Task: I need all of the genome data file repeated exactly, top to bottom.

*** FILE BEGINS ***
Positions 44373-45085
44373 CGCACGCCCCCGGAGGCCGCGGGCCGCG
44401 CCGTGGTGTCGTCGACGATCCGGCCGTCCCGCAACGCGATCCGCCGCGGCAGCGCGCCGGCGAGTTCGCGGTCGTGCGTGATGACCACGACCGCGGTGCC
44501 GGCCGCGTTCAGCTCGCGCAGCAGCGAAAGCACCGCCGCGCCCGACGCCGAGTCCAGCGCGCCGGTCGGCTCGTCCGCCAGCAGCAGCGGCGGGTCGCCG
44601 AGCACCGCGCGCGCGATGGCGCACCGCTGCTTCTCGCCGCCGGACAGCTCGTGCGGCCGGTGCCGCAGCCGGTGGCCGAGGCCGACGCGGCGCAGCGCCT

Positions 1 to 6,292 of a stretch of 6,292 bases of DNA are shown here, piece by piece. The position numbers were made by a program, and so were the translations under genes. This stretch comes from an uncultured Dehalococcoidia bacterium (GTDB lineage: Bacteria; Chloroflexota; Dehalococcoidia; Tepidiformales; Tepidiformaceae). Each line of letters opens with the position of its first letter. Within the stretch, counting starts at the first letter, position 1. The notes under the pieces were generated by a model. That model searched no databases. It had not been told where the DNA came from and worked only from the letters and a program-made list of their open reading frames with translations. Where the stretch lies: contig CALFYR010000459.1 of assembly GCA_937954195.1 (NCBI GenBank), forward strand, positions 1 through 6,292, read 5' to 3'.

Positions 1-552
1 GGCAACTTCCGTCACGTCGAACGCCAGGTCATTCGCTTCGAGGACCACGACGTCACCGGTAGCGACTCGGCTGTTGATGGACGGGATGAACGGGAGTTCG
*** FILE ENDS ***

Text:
Positions 44373-45085
44373 CGCACGCCCCCGGAGGCCGCGGGCCGCG
44401 CCGTGGTGTCGTCGACGATCCGGCCGTCCCGCAACGCGATCCGCCGCGGCAGCGCGCCGGCGAGTTCGCGGTCGTGCGTGATGACCACGACCGCGGTGCC
44501 GGCCGCGTTCAGCTCGCGCAGCAGCGAAAGCACCGCCGCGCCCGACGCCGAGTCCAGCGCGCCGGTCGGCTCGTCCGCCAGCAGCAGCGGCGGGTCGCCG
44601 AGCACCGCGCGCGCGATGGCGCACCGCTGCTTCTCGCCGCCGGACAGCTCGTGCGGCCGGTGCCGCAGCCGGTGGCCGAGGCCGACGCGGCGCAGCGCCT

Positions 1 to 6,292 of a stretch of 6,292 bases of DNA are shown here, piece by piece. The position numbers were made by a program, and so were the translations under genes. This stretch comes from an uncultured Dehalococcoidia bacterium (GTDB lineage: Bacteria; Chloroflexota; Dehalococcoidia; Tepidiformales; Tepidiformaceae). Each line of letters opens with the position of its first letter. Within the stretch, counting starts at the first letter, position 1. The notes under the pieces were generated by a model. That model searched no databases. It had not been told where the DNA came from and worked only from the letters and a program-made list of their open reading frames with translations. Where the stretch lies: contig CALFYR010000459.1 of assembly GCA_937954195.1 (NCBI GenBank), forward strand, positions 1 through 6,292, read 5' to 3'.

Positions 1-552
1 GGCAACTTCCGTCACGTCGAACGCCAGGTCATTCGCTTCGAGGACCACGACGTCACCGGTAGCGACTCGGCTGTTGATGGACGGGATGAACGGGAGTTCG